tiuly. Chang Yin Booh.
WOULD SEND HER TO CHINA.
Reported Attempt to Purchase a
Steamer at Seattle.
Tacoma, Oct. 11— It is reported to-night
that Wa CbonK. a Seattle Chinese mer
chant, is trying to purchase the steamer
City of Seattle of the Puget Sound and
Alaska Steamship Company, with the in
tention of sending her to China to carry
troops to Con* a. her registered tonnage
is 8:! O. Superintendent Dickinson of the
Northern Pac tic, which controls the steam
ship c ■nii'ttoy, denies the report, sayiuu
that it has no foundation.
SENT HIM HIGHER UP.
New York Police Were Kind to
They Did Not Want the Parkhurst
People to Find Carney's
New York, Oct. 11.— Mr. Foreet of the
French steamship line gave direct testi
mony to-day that a police captain had un
lawfully accepted mouey from him.
"Have you remembered what became of
the SSOO paid to the police by you on De
cember 31, 1893?" asked Mr. (i .ft".
"I have. I paid it to Captain Max
Scbmittberger. The ward detective tnl;
me that as we had ceased to pay Officer
Degan 810 a week for a year the captain
wanted $s<)o, with which sum the weekly
payment « c had mado would be made."
"Did Captain Sclimittberger call for the
"I bblieve he did. Yes, I remember pay
ing him in bill.-*."
This afternoon Lawrence Campy, n
youthful writer and backer of the Policy
business, told about the traffic. To-day
600 policy-slips are open. Carney had
prepared a list of the D«;liey-shops now
operating in the various precincts, but said
they would all be closed to-morrow wbftn
his eviilenco was published. He men
tioned Captains Martin alid S!ovn as be
ing particularly affable to policy den«.
Several weeKs ago W;tr(i Detective Cal
laehan approached him while be was wiv
ing policy in a Front-str.'et saloon and
"The old man says go up higher, Car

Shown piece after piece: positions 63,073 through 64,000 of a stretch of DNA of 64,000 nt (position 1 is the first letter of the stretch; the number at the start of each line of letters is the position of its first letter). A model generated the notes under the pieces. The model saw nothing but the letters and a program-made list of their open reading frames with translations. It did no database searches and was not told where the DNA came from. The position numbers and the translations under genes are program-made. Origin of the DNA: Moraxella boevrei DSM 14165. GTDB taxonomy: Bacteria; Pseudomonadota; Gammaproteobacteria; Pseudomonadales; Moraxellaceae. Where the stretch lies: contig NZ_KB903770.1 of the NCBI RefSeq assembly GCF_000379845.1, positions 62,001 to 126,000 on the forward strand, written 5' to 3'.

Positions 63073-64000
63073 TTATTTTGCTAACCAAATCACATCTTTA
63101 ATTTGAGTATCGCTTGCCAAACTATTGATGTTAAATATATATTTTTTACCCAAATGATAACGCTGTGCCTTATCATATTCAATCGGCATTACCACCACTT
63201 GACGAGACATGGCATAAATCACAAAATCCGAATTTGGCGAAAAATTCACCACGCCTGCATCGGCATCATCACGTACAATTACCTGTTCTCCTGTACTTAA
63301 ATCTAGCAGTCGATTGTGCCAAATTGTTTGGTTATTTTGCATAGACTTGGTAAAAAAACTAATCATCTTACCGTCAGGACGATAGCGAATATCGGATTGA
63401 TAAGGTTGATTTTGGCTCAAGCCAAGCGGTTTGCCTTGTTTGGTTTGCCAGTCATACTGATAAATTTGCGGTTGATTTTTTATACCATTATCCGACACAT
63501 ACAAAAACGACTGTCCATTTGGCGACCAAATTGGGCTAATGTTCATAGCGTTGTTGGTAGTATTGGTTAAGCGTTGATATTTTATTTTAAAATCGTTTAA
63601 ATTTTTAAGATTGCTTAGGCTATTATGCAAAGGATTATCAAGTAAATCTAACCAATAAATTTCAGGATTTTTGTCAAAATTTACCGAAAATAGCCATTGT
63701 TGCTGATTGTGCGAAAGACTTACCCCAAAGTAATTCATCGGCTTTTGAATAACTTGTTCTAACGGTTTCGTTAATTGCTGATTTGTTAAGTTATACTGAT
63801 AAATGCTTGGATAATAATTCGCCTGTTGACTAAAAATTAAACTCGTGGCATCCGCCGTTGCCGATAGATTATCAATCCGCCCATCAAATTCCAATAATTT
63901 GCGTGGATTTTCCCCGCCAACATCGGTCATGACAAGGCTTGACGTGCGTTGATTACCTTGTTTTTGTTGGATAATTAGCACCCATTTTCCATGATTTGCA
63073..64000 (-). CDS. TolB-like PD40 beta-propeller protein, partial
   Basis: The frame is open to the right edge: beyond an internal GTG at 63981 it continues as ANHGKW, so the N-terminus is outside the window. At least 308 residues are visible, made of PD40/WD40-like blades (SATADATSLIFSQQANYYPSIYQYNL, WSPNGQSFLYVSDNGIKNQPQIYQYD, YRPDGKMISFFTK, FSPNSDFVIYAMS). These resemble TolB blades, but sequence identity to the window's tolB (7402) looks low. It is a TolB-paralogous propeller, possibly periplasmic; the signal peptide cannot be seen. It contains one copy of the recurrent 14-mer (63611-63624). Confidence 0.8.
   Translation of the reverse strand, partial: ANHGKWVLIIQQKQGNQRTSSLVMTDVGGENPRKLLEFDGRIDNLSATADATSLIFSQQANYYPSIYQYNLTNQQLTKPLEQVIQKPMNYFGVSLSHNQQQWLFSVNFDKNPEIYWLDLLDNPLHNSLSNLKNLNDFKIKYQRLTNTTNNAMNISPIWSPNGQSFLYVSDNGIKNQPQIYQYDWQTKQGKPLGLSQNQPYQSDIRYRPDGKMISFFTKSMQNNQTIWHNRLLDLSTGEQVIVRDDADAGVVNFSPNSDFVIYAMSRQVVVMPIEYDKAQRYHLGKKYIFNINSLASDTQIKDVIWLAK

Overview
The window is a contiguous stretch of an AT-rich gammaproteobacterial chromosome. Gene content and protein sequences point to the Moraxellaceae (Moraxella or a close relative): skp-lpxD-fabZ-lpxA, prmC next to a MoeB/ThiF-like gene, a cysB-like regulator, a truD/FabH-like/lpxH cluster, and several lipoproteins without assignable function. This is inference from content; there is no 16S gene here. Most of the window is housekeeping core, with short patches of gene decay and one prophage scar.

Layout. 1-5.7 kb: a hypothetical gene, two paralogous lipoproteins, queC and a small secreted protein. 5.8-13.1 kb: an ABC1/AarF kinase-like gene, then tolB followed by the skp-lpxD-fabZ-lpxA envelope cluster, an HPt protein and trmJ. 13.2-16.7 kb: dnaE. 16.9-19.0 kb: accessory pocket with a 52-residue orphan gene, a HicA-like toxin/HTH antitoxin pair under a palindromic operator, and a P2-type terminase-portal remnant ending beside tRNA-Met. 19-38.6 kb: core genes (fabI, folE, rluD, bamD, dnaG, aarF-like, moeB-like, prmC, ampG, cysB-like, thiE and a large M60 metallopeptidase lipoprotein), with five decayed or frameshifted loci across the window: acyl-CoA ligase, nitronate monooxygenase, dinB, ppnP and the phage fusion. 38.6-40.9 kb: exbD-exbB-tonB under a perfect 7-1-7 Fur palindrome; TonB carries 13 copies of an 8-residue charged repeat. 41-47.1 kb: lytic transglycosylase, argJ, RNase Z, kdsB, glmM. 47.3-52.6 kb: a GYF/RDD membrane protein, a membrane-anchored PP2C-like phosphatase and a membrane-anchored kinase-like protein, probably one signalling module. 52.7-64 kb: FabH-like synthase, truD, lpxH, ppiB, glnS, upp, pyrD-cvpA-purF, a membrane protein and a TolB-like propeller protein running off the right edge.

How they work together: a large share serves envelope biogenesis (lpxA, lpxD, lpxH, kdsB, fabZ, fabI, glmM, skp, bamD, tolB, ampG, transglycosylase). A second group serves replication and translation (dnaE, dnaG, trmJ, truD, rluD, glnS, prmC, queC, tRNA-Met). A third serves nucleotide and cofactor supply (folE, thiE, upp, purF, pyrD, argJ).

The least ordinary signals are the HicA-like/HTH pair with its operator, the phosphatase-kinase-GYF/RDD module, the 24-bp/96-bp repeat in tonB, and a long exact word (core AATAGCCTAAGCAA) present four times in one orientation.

"What did tie mean?" asked Uncle D.v
"Why, to go in another room — go on tho
floor above, so when tbe Parki ursi people
caii"" ti ey would find the old shop closed,
George VV. Miller of the annexed district
sa''J he paid $15 to the police t> have the
polling-place of the election district on hi
AUde One Point.
CAMnniDOK, Mass., Oct. 11.— The Har
vard* defeated the Browns this afterDoon.
but the latter made the first point against
ttis liarvarda tliis senson. Score: 18 to 4.
HE MUST DIE.
Doom of the White
HAS LOST ALL HOPE.
Thinking His Case Past
PROF. LEYDEN POSITIVE
That He Can Restore Alexander
MUST TAKE A TRIP TO CORFU.
It Is Necessary, Although Almost
Impossible to Secure Relief
From Present Anxieties.
Berlix, Oct. 11 —A membsr of the staff
of the Russian embassy of this city in
formed the Associated Press correspond
ent this evening that the Czar fully ex
pects to die, but is eager for his removal
to Corfu, the latter step becoming impera
tive if the only chance to save his life is to
Professor Leyden persists in his rather
favorable diagnosis of the Czar's case and
he fuHyJbeiieves that if it is left entirely
in hts hands, he will be able to effect a cure.
The Czar is incessantly worried, first about
the apparently approaching death of bis
son George, and secondly tbe conduct of
the Czarewitch, who stubbornly refutes to
marry Princess AHx. The Rus
sians assign the refusal to tbe
great love of the Czarewitch for his
mistress, a no«t beautiful Jewess,